Monday, February 1, 2016

Going Back to My Roots for Black History Month

"A people without the knowledge of their past history, origin
and culture is like a tree without roots."

What is the message that is given to students when a Social Studies course on world geography has textbooks for Europe, Asia and the Pacific, and North America but not for Africa or Latin America?  That was the situation I found myself in when I had to teach that subject at my former school.

I was able to draw on my Peace Corps Volunteer work in Sierra Leone and create lessons based on my experience there.  But what was a teacher who’d never been to Africa supposed to do?  Nowadays, you can just Google “Africa” and get 1,520,000,000 hits (as of Sunday evening) but before that?  You were kind of stuck.  Maybe there were some books that weren’t too out-of-date in the library that you could use.
African continent made from a coconut husk, carved by a Sierra Leonean craftsman; source: The ESL Nexus
I’ve always enjoyed listening to music from other countries and when I was in Sierra Leone—way before Ebola and long before the civil war—I got tape cassettes made of my favorite music.  So one thing I did in my 6th and 7th grade world geography classes was play music as an activator when students were coming into my classroom and also when they were working on class assignments.  I have a lot of tape cassettes as well as CDs so it was easy to play in the background because there were no accompanying videos to watch. Even if the kids didn’t particularly like the music—because it wasn’t what they were used to—I wanted to expose them to it.

Interestingly but ironically, much of the music I heard in Sierra Leone was not actually by Sierra Leonean musicians or bands.  One of the songs I liked was Going Back to My Roots by Odyssey, which turned out to be an American group.  I guess you could say it’s a small world after all!  Music from England, Jamaica, Australia, and the US as well as other African countries was very popular.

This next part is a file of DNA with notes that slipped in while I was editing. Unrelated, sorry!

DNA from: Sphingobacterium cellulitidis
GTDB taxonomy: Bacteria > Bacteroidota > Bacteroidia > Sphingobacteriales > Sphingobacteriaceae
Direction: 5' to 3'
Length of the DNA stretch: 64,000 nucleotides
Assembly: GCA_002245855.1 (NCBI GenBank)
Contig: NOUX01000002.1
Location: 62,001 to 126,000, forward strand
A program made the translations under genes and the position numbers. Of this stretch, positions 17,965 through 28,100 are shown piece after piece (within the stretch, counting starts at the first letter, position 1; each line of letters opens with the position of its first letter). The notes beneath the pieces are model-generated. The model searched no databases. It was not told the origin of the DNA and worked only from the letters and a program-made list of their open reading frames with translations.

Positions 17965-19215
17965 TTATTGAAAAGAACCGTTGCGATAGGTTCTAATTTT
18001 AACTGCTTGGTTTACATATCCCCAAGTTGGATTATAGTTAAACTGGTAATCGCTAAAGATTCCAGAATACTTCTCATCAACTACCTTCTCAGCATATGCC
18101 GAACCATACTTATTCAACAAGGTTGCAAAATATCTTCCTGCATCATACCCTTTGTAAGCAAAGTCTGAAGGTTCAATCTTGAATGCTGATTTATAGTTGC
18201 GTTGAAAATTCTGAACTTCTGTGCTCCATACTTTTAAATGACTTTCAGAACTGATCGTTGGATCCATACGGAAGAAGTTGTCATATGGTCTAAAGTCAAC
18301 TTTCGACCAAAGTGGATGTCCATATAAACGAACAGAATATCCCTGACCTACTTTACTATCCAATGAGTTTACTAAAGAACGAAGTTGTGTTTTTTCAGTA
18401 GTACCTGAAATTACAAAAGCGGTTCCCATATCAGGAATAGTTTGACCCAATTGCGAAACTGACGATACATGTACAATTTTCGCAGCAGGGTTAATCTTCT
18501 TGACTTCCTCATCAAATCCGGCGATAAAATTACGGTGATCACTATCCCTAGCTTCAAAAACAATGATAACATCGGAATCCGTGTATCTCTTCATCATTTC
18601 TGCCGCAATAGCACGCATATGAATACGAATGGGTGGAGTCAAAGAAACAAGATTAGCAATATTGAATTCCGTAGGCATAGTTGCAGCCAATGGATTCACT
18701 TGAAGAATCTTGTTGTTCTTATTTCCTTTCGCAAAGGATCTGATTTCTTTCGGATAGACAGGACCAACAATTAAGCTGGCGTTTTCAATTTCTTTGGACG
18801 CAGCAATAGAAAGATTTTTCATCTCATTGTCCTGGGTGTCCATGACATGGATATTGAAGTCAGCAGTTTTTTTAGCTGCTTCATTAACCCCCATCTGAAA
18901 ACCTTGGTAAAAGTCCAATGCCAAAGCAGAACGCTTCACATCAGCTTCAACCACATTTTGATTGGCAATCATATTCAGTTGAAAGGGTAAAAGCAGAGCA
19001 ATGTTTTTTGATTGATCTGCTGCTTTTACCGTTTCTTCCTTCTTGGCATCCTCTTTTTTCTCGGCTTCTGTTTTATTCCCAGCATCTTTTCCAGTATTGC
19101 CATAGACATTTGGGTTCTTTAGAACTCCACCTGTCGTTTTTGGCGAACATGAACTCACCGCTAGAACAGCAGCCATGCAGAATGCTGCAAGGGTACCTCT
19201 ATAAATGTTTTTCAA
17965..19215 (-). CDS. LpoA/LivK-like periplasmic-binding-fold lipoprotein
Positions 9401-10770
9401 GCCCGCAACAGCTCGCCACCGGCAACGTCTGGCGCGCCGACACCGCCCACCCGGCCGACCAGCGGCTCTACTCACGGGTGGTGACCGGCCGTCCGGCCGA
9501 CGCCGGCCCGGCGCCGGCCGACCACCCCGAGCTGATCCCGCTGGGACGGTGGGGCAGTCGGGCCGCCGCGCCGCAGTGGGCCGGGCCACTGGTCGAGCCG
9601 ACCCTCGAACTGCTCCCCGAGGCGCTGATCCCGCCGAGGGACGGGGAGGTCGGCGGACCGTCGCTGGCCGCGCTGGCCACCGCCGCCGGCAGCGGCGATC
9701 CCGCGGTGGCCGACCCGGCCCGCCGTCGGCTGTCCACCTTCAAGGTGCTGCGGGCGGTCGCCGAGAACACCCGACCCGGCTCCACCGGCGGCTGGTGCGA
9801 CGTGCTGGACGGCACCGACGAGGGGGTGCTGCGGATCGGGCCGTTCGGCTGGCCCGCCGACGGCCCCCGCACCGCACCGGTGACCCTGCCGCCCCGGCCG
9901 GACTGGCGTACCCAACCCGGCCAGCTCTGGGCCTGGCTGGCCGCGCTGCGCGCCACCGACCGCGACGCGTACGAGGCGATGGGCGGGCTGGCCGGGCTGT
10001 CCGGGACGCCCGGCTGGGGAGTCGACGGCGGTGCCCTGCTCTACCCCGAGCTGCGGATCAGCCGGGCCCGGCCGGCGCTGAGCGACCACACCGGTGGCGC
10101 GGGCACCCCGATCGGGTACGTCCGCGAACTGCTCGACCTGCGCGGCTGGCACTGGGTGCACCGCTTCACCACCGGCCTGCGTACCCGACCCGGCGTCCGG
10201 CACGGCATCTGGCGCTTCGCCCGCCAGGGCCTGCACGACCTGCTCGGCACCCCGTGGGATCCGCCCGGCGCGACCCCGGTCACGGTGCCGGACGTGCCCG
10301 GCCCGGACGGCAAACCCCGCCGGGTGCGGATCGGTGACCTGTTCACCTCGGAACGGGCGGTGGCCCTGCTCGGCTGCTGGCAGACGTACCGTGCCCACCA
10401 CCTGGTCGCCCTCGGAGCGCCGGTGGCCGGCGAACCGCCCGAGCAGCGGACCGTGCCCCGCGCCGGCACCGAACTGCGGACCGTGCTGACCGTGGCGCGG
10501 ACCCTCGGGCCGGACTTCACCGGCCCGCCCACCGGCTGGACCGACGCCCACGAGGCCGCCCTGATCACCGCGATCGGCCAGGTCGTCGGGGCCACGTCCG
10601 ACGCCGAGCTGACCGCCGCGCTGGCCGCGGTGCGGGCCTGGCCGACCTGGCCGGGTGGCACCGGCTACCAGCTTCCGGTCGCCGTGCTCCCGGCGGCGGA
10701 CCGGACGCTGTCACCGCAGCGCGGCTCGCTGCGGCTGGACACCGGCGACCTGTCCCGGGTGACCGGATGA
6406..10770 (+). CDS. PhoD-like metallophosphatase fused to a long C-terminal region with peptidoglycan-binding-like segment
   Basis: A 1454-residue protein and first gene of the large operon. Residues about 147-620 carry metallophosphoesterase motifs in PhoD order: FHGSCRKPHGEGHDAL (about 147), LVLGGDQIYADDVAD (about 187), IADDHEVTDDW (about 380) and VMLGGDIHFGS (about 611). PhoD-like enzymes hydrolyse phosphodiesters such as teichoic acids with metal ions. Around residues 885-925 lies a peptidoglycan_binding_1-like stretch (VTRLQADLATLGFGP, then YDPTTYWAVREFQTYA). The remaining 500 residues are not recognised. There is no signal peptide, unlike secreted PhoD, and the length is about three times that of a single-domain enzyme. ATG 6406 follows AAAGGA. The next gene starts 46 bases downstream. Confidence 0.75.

The most famous group nowadays from Sierra Leone is Sierra Leone’s Refugee All-Stars.  They have performed in the U.S. and you can watch a video of them playing a few of their songs for NPR here.  In addition, a documentary about how they got together in a refugee camp during the civil war in the 1990s is available on Netflix and at Amazon, which I highly recommend, and it could even be shown to students if you provide some background information beforehand.

Another Sierra Leonean musician is Sorie Kondi.  Actually, kondi is the name of the instrument he plays; it's a thumb piano.  Sorie Kondi is blind and self-taught.  He has toured in the U.S. and you can hear one of his songs here.  His music is more traditional than Sierra Leone's Refugee All Stars.

African music selections for Black History Month
Pan-African flag--for more info, click HERE; source: Wikimedia Commons
Here is a list of five other famous African musicians and bands whose music you can play in your own classes during Black History Month or whenever you are teaching about Africa.  All of them have music for sale in the iTunes music store and some are also available on other music streaming sites as well as on YouTube.  Just click on the names to go to websites where you can hear some of their music.

Youssou N'Dour, from Senegal: Singing Wake Up (It's Africa Calling), performed with Nenah Cherry as a benefit for a health organization.

Fela Kuti, from Nigeria: Songs and videos on his official website but some of the content may not be suitable for younger students.

Ladysmith Black Mambazo, from South Africa: Selections of some of their songs on their official website; they are 4-time Grammy award winners.

Sonny Okosun, from Nigeria: Singing Fire in Soweto, a big hit in 1977.

Johnny Clegg, from South Africa: Song selections on his official website; he was the leader of a multi-racial band in the 1970s and 1980s.

Africa and China resources link up | The ESL Connection

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